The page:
The chart above shows how painful secular bears are to ones wealth and how positive secular bulls are. You have to invest differently in each paradign.

This is a market timing tool we use.  Each red number is a sign that market became negative and we either get out to cash or buy and inverse fund that makes money as stocks fall.  In this secular bear market, we have seen 5 down phases. Three of them basically broke even (either made a little or lost a little) but the two others were huge gains. They made over 32% and 29% during market crashes.  Not bad as most people rode the market all the way down, sadly many selling when the market was near the bottom due again to psychology. In this case, massive fear.

Let me show you how even the experts have made horrible calls in this current secular bear market:

The blue bars show what the average analyst rating was for the stated year.  The numbers in red show what the end result of the market was.  In six of the years, the market was either flat or down, in some years down big.  The analysts in all years expected the market to go up, and yes we are in a secular bear market where wild swings are expected and highly probable. History shows us that.

So their bullishness rubs off on the media and in turn the masses. It is a formula for loss of capital. So let’s look at a simple formula of how a crash year can impact wealth. Say, you lose 50% in year one and then make 10% per year for the next 5 years. Here is the result:

Start:     $100,000
Year 1:  $50,000                Yearly loss 50%
Year 2:   $55,000                Yearly gain 10%
Year 3:   $60,500                Yearly gain 10%
Year 4:   $66,550                Yearly gain 10%
Year 5:   $73,205                Yearly gain 10%
Year 6:   $80,525                Yearly gain 10%

So from a cumulative perspective, the portfolio lost 50% and then gained 50% over 5 years but the portfolio is still down nearly 20%.  You must also note that this is real numbers and not inflation adjusted. If they were adjusted, the loss would be even greater.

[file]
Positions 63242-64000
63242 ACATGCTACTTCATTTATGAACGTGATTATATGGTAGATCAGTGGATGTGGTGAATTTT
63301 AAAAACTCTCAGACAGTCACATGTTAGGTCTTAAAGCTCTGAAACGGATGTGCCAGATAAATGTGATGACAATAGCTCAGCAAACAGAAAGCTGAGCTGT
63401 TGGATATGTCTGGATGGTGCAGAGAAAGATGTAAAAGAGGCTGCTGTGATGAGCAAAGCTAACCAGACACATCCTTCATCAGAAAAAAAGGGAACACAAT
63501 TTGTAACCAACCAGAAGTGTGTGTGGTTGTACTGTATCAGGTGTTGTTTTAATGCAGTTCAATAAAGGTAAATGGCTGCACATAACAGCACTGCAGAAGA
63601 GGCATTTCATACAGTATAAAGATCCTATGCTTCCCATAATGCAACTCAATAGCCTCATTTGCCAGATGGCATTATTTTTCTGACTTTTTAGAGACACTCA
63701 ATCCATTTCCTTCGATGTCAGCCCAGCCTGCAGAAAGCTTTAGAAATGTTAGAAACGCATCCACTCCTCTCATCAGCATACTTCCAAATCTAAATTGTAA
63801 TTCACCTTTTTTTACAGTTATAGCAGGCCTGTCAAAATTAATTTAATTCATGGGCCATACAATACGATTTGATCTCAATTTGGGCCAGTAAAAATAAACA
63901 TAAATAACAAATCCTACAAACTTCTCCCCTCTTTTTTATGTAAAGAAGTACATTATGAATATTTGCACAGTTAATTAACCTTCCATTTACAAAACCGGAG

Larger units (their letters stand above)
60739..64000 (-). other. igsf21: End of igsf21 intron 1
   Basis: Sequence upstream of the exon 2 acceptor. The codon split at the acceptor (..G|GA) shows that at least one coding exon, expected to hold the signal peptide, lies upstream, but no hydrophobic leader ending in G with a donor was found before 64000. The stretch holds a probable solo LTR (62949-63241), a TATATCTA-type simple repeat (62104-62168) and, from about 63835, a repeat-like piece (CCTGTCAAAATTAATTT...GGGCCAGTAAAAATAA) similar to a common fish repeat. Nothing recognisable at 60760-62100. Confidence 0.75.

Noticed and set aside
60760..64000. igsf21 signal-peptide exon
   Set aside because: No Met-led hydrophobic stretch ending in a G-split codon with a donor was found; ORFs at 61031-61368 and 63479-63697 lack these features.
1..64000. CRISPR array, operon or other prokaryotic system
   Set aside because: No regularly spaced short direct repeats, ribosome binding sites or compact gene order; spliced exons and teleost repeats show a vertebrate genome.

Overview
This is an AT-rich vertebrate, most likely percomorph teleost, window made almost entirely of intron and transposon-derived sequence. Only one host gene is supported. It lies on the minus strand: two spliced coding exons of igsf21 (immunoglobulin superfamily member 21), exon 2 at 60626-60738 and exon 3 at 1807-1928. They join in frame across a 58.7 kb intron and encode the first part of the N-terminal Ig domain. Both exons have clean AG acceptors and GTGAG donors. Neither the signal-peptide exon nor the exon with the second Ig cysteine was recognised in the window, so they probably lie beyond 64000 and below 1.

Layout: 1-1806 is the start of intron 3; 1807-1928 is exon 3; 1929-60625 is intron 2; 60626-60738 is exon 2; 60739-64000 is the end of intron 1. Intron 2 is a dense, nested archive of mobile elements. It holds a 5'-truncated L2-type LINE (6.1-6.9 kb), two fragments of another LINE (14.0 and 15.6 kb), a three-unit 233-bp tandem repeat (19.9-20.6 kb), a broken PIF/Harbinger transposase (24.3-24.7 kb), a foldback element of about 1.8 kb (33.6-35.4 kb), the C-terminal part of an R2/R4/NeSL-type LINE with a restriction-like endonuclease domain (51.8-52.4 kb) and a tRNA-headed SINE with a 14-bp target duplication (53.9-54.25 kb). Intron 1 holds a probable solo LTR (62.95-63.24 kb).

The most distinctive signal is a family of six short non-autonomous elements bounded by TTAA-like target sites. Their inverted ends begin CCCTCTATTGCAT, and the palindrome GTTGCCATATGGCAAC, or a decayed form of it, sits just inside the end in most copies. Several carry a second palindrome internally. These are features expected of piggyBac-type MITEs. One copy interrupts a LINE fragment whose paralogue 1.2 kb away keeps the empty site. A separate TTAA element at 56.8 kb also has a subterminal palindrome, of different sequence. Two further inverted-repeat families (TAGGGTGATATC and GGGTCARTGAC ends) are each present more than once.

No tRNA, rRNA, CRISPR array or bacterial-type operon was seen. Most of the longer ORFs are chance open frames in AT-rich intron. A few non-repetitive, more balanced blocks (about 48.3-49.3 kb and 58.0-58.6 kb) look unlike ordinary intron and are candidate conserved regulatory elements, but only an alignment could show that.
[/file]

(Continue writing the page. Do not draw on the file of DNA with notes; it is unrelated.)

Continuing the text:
As seen by the red vertical lines, other periods of advisor extreme positive optimism resulted in either stock market corrections. In longer term charts, they resulted in a number of crashes. When optimism was at the bottom was the best time to buy. Yes, this is counter-intuitive but it has been proved out over and over again.

The problem is actually a nice trait of humans, but not a good one for investors. Humans tend to want to gravitate towards pleasure and avoid pain. The believe the masses will lead them there. If everyone thinks things are good they must be good, even if we show proof that they are not. The last few years have been decent, not great, but good, for many investors. For investors, they feel like winners again. The main basic desire of the brain is to move away from the ‘pain’ of the 2007-09 stock market crash, as it just does not feel good.

Many times I will ask an investor, how has your advisor done for you? In recent years, the answer from many has been good or sometimes great. What has been very interesting in my conversations is that there is no consideration given to:

  • How has the advisor performed relative to index performance?
  • Did the investor lose a lot of monies in the 2007-09 crash?
  • What is your 10-year performance, which includes the crash?
  • How much of the portfolio shortfall is due to high fees?

The investor does not have an answer to any of these. Most of the time, answering these questions becomes extremely enlightening. High fees, below market performance, and lack of risk management during the crisis is the common theme. Many are still down over the past ten years. Poor timing is one of the main culprits as well, as many investors sell and buy at the wrong time.

It is critical for investors to have objective tools to decide when to be invested and when to be out. If you don’t, you will fall prey to market psychology.

To be clear, what we mean by this is that at market peaks, people tend to be most optimistic as economies are near their peak growth and stocks have provided good returns. At the bottom of a market crash, market psychology is highly negative. This is when investors just want to sell everything to ‘protect’ some of their net worth. Personal psychology works directly against successful investing.

Don’t let your emotions lose you money!

Matt Sammut